One of my favorite sections of the ongoing “no existe un mundo poshuracán: Puerto Rican Art in the Wake of Hurricane Maria” exhibit at the Whitney Museum is the series of posters by Garvin Sierra. Among the many clever posters, the one below sent chills up my spine with its eloquent simplicity.
So, I was pleased to find out that, as part of the celebration of the 30th anniversary of the Museum of the Americas in San Juan, Puerto Rico, Sierra’s exhibition “Un grito en la mano” [A cry in the hand]—curated by Humberto Figueroa—has been on view since October 19, 2022, and is ongoing until February 26, 2023. Furthermore, the newspaper La Perla del Sur just announced that Sierra will offer a guided tour, along with fellow artist and mentor Antonio Martorell, this Sunday, January 29, 2023, at 1:00pm. Below are excerpts from OCA News describing Sierra’s exhibition.
[. . .] “Un grito en la mano” by Garvin Sierra will present over 200 posters from his extensive artistic production, in digital and printed format, which summarizes the topics of greatest discussion and debate in the media in recent years. The artist already has a career as a designer and sculptor, and engraver, and, in this exhibition, he stands out for his work as an editor.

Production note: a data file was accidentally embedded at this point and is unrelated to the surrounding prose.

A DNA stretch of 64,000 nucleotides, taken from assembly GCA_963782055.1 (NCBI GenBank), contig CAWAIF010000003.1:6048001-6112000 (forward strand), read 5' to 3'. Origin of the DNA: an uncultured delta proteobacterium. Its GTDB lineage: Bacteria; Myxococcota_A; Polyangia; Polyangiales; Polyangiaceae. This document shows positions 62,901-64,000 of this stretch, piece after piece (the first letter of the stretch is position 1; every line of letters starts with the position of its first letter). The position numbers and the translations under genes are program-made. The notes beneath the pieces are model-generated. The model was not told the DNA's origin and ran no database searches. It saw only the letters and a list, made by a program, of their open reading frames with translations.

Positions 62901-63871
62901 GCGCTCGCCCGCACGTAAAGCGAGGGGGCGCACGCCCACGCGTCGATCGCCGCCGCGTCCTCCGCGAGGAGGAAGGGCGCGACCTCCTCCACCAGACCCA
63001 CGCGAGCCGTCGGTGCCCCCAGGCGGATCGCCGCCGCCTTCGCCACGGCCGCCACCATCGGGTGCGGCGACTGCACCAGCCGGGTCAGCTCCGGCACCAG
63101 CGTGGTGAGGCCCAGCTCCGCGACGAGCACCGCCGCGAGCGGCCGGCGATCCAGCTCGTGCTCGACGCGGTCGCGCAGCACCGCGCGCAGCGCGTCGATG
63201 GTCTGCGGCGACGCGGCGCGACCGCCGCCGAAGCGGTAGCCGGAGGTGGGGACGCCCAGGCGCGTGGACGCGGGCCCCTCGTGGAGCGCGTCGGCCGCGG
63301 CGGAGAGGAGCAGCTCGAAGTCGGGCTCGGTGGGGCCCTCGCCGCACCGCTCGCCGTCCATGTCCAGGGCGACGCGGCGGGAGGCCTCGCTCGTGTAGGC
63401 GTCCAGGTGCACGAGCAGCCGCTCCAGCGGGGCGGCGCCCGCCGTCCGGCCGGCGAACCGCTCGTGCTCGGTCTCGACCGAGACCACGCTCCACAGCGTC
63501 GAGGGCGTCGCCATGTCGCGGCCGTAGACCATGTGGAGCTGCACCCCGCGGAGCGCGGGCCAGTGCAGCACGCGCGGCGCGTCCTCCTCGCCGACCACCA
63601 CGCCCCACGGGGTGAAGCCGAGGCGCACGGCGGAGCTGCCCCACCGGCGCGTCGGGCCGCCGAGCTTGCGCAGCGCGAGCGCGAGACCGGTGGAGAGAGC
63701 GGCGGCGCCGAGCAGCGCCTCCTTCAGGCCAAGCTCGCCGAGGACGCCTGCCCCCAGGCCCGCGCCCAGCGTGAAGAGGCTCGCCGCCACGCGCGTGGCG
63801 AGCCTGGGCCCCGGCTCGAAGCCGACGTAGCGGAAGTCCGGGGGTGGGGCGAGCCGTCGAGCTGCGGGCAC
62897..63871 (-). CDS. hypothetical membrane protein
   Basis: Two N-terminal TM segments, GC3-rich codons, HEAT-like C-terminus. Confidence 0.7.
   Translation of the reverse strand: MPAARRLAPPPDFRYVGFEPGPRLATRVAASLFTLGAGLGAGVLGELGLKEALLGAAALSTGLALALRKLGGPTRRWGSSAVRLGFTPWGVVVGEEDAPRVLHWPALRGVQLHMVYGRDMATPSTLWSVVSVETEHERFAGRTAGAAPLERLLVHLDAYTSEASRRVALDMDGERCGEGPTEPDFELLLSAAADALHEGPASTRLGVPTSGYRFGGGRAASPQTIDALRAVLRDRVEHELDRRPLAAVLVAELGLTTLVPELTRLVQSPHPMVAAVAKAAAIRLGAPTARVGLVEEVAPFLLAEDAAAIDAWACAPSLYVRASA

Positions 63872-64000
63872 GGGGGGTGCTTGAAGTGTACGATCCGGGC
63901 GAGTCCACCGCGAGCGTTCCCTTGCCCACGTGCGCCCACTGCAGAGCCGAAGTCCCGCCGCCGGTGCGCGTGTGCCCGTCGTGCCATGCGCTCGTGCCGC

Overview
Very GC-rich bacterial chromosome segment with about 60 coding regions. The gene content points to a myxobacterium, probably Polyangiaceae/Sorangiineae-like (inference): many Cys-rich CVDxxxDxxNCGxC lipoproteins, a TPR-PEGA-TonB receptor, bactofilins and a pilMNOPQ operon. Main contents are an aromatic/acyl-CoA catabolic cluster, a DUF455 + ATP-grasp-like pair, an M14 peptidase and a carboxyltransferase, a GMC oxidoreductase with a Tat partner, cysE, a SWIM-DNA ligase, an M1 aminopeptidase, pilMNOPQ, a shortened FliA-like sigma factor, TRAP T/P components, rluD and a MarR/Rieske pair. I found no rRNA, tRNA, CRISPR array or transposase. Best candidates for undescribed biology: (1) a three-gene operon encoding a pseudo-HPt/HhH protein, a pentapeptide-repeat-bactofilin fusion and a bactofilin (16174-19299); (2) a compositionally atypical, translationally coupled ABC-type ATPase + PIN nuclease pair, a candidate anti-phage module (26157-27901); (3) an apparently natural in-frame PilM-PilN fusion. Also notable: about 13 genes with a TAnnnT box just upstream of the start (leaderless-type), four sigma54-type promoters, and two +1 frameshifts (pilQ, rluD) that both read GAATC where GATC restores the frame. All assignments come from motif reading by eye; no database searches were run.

“In times of advanced management from virtual technology, the art of denunciation and protest acquires a greater capacity for multiplication from electronic networks. Its deployment capacity is equivalent to a powerful force. The exhibition “Un grito en la mano” recognizes the classic definition of the poster as a cry on the wall. Nowadays, the wall is the screen of the mobile phone or of any piece of equipment that is the receiver of the signal that emanates from a transmitter connected to the electronic medium,” said curator Humberto Figueroa.
The exhibition also features interpretive writings by “Maestro” Antonio Martorell and writer Ana Teresa Toro. Visiting it will be an immersive experience within the sharp creativity of the artist through installations of screens and projections that have been possible thanks to the patronage of the Puerto Rican company SunColors, suppliers specialized in large-format printing and graphics. Along with the exhibition, an interpretive program will be taking place that will include talks, workshops, and guided tours. [. . .]
For more on Garvin Sierra, see http://www.garvinsierravega.com/